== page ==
To discover your Wyrd, trust in your loves. Trust that what you lean into, what makes you happy, what makes you feel in control, what brings you joy—trust that these little love signs are worth taking seriously, because each one, despite what anyone may tell you, is utterly unique to you. 

I didn’t, of course, set out to get myself recruited for a job at a book company when I was spending all that time reconnecting with my passion for books. I didn’t have any plans, other than to read and write and share my treasures with my friends. There were no ulterior motives. I was just doing what was making me happy.  

And yet, that’s exactly what brought me to this place. Here I am, spending my waking hours reading books and writing about them (and incredibly, getting paid to do all this), turning my loves into my work even before I’d come across that idea in your book.

“Your life, lived fully,” you write, “is the search for the strongest possible connection between what you feel—your loves—and what you give to others—your work.”  

There are so many parts of the book I want to cite, so many pages where I put down my little sticky notes so I could go back and revisit your words over and over again. But if I tried to summarize everything I loved about this book, I’d damn near be copying the entire book down word for word. I’ll leave those ideas for my fellow readers to discover on their own, in their own way. 

Near the end of the book, you tell the story of a film you worked on, where your lead actor accidentally looked into the camera, breaking the fourth wall, a mistake that inadvertently became the best part of the film: 

“Look.” He rewinds for the sixth time. “His eyes. They are saying, ‘Over to you.’” […] It’s the very last frame of the very last chapter of the film. His eyes were saying exactly that. We couldn’t have directed it more perfectly. He is handing it over to the viewer as if to say, “Take this, all of it, and do something with it.” 

Well, we are that part of the book together. I’m looking at you. Right at you, saying, “Over to you.”  

I realize, as I’m writing this, that this is why writing this book review has been weighing on me. This isn’t just about writing a review. I’ve been handed a responsibility. All these realizations, the knowledge from both my lived experiences and from your book that life can be so much better for all of us, I know it can’t all just stay here with me, just as you knew it couldn’t all just stay with you, either. To read this book and to then just keep my experiences to myself is to fail to make use of all that I can do, as a writer with a platform to do something more about it.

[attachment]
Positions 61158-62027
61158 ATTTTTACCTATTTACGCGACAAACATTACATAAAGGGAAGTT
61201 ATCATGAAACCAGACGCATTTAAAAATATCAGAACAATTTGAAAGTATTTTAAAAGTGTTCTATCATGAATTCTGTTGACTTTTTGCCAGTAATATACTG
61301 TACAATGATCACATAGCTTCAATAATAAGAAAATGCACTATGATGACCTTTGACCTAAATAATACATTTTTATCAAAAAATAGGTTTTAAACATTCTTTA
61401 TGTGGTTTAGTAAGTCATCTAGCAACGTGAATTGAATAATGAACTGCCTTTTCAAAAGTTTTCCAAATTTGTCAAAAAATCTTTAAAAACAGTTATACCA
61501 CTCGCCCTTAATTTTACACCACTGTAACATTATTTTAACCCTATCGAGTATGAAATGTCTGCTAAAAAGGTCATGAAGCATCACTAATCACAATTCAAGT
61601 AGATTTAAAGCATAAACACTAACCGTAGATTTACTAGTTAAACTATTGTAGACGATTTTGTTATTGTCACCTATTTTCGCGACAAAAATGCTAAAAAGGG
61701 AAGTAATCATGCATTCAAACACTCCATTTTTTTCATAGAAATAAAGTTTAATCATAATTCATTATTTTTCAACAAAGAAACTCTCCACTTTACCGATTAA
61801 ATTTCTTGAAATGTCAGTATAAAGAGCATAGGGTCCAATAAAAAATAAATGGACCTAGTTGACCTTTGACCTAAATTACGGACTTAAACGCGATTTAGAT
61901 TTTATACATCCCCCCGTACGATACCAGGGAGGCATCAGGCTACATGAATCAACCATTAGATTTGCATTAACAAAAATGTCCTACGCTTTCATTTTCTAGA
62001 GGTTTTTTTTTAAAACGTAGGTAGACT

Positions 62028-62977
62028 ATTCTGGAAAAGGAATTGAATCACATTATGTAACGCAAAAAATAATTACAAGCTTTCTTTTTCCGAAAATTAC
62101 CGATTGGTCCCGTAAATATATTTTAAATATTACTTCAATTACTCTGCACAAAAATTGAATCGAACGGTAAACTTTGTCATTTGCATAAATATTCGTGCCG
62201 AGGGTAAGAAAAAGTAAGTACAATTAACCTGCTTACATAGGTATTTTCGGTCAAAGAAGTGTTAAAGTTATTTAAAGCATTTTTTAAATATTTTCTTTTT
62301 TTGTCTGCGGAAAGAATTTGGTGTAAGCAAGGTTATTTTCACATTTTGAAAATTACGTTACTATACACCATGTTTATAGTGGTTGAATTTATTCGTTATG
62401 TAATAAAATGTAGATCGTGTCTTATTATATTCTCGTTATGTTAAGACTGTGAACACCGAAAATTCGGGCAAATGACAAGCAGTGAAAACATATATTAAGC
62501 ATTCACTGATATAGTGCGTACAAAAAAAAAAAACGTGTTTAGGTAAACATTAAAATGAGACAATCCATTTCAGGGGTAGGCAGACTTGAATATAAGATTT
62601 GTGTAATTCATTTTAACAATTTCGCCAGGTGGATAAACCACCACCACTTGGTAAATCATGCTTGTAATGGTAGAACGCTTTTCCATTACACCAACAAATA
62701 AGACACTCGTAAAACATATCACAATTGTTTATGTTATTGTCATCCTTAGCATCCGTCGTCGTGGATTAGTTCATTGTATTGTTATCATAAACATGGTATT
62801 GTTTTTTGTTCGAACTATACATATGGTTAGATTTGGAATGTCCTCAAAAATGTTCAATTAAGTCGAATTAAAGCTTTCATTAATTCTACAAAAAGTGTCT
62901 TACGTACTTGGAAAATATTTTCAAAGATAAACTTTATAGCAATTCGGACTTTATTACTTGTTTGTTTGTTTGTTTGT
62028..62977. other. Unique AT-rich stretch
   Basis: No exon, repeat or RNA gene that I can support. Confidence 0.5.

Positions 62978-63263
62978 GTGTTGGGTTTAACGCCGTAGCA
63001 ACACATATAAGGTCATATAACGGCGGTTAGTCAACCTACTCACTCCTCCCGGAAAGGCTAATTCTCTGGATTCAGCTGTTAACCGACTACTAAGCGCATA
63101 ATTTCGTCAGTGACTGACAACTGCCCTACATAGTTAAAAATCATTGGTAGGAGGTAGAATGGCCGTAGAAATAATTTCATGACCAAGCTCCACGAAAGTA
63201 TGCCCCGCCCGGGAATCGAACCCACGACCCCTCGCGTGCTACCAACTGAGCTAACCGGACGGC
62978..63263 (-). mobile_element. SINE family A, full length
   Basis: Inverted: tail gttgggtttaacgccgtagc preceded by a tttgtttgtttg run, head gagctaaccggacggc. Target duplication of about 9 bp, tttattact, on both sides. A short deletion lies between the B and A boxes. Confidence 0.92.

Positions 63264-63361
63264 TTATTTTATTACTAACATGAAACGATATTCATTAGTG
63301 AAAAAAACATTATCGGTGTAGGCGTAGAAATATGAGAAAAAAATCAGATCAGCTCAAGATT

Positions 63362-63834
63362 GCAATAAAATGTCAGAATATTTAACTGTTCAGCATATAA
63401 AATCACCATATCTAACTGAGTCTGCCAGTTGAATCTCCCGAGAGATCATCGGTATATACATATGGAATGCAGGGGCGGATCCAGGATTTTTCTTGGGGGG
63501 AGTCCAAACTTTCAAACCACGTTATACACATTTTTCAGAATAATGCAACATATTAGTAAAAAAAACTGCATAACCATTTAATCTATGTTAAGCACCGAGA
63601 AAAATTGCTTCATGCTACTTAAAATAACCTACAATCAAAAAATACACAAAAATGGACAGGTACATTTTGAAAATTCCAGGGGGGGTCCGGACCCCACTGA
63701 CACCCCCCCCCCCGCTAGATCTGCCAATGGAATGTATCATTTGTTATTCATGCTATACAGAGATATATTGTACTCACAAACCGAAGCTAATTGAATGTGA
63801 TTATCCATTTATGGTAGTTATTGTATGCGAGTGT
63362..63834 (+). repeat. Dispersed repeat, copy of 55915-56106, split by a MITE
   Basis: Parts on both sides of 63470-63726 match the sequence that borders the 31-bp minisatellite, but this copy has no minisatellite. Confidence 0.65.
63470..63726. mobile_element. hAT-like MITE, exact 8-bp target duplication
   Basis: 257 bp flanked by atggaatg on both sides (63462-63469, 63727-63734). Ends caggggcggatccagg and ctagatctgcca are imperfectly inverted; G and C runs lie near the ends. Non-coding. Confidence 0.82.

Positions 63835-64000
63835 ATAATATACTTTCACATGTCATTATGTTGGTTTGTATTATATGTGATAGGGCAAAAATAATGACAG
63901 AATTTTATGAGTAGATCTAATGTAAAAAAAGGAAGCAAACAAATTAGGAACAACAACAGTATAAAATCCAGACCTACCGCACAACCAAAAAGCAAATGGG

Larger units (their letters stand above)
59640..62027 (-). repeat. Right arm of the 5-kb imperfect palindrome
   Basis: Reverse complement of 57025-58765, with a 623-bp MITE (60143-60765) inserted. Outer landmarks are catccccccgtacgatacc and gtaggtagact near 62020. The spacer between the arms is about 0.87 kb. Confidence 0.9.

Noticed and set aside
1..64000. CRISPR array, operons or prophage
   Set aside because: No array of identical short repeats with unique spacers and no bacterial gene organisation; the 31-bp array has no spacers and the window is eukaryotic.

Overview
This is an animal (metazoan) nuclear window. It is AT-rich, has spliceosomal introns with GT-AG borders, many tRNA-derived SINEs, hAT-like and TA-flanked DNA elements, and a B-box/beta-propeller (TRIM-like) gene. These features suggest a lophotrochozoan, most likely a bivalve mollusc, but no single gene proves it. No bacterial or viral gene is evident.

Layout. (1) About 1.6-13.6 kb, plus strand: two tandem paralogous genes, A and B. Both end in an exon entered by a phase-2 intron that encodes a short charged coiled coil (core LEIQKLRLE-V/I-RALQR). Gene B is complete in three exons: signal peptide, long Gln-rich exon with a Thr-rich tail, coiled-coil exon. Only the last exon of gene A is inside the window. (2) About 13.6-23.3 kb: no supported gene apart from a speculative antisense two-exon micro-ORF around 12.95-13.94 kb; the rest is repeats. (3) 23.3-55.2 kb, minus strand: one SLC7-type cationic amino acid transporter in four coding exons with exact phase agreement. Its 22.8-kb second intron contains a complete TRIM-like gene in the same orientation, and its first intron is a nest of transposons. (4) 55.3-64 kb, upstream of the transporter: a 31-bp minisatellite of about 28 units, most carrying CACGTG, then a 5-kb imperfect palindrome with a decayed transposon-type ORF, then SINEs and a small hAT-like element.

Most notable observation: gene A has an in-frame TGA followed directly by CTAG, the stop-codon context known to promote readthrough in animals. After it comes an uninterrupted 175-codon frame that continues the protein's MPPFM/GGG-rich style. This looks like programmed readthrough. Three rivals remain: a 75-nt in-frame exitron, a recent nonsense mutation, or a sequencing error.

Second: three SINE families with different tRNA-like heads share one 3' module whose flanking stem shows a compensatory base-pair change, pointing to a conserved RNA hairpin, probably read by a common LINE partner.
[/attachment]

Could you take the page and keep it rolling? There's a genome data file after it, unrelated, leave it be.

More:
I also struggled with this book review because there is still a part of me that just wants to write something safe, something that conforms to the norm. I still find myself thinking, I don’t want to reveal my Wyrd. After all, who out there takes their assignment to write a public book review and instead opts to turn it into a deeply vulnerable letter to an author that may never read it? 

But I think back to this passage, my favorite one in the book: 

Linger on this truth. You have galaxies within you. These galaxies will shine brightly for only your life span. And, upon your death, once they shine no more, nothing and no one will ever shine in quite the same way again. It’s overwhelming. What a responsibility. What an opportunity. What a gift your loves are to the rest of us. 

I know that there will be plenty of book reviews for Love and Work over the next few days, and I expect many of them will be positive, as they should be. But it’s not my job to write those book reviews—only to write my own. That’s my responsibility, my opportunity, and my gift. And in the end, it is my honor to praise your book in this way that only I could come up with, which no one else could ever replicate “in quite the same way.” 

This book meant so much to me. What you have given to others, Marcus—from the work you once did with Gallup to the work that went into writing this book—completely changed the course of my life for the better, even if I didn’t know it was you back then. Reading Love and Work, then, felt like a reunion with a dear friend. Perhaps, in a way, it is. 

I hope, in writing this review, in doing what I can to “take this, all of it, and do something with it,” that the right person will find it at the time they need it most, that someone else’s galaxies will once again shine brightly, too. 

At the very least, I know that’s what this book did for me. 

Thank you, Marcus. I’m glad to have met you. 

About Jasmine Gonzalez

Jasmine Gonzalez has been a part of the Porchlight marketing and editorial team since 2022. The youngest daughter of a high school history teacher and a local business leader, one of her earliest memories involves toddling over to the living room bookshelf and reading aloud all of the titles on the book spines. She’s been voraciously reading and writing in English and Spanish ever since. Outside of work, you can find her cooking intricate recipes, playing video games on vintage consoles, and fulfilling her role as the very cool aunt that gives books and Rolling Stones vinyls as gifts. Yes, she would like to befriend your dog.

Learn More

We have updated our privacy policy. Click here to read our full policy.